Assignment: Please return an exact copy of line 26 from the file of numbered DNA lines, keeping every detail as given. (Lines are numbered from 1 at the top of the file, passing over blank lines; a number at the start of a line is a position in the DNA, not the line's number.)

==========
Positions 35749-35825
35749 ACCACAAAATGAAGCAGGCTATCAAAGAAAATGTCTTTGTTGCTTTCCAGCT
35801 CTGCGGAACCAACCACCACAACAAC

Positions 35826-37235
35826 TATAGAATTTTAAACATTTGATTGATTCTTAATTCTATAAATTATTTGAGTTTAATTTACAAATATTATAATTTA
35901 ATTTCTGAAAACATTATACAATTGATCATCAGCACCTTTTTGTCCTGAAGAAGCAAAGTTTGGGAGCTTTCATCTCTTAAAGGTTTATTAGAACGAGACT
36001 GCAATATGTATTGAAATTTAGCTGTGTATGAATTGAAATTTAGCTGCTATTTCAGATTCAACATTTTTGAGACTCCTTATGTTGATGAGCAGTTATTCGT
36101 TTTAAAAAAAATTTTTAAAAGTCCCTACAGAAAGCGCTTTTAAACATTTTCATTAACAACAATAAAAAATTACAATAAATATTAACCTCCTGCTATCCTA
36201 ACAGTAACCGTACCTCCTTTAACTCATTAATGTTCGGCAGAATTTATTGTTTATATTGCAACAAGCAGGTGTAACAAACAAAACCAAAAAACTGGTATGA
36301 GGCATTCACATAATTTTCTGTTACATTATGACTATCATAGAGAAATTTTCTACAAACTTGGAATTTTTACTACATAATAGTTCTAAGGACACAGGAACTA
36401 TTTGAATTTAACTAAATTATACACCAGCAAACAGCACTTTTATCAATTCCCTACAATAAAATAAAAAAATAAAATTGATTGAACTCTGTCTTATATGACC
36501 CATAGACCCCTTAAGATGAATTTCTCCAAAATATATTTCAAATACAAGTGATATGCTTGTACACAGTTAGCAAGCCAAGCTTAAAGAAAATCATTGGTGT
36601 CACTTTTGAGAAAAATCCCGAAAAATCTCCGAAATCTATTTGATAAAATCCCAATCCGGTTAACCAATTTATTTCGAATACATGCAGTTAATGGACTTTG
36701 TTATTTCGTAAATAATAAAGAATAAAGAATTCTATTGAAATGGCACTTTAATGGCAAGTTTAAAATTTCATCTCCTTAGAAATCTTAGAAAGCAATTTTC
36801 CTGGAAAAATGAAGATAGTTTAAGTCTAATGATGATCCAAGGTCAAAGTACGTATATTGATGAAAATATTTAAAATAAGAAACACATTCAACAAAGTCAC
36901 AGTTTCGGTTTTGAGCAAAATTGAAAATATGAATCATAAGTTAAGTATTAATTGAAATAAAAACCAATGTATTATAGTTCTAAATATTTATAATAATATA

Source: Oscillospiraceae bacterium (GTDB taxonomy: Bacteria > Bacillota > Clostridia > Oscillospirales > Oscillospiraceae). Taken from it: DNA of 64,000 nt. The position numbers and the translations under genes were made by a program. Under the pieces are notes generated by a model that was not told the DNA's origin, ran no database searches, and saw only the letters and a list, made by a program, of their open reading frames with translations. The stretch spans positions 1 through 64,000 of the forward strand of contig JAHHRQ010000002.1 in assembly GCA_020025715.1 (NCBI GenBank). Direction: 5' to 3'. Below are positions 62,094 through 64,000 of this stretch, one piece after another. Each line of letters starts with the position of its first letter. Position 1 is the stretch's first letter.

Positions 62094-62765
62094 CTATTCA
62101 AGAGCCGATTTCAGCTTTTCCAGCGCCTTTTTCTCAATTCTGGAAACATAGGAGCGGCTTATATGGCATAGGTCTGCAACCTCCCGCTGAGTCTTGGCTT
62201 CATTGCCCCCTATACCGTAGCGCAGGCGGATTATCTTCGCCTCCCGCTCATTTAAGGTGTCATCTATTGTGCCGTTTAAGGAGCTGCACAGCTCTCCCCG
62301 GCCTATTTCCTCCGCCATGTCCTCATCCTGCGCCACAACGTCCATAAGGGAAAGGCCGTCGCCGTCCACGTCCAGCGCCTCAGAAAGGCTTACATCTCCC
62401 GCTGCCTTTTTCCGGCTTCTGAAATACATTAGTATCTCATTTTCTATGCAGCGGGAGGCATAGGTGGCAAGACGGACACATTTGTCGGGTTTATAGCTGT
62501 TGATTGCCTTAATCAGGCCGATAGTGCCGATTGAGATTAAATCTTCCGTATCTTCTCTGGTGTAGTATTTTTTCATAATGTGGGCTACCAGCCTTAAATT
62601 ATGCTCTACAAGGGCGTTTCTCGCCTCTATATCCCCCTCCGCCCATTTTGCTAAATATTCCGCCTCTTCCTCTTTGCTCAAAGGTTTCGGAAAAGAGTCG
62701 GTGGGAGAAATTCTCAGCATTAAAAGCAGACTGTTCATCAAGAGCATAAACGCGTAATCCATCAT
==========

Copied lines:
62701 GTGGGAGAAATTCTCAGCATTAAAAGCAGACTGTTCATCAAGAGCATAAACGCGTAATCCATCAT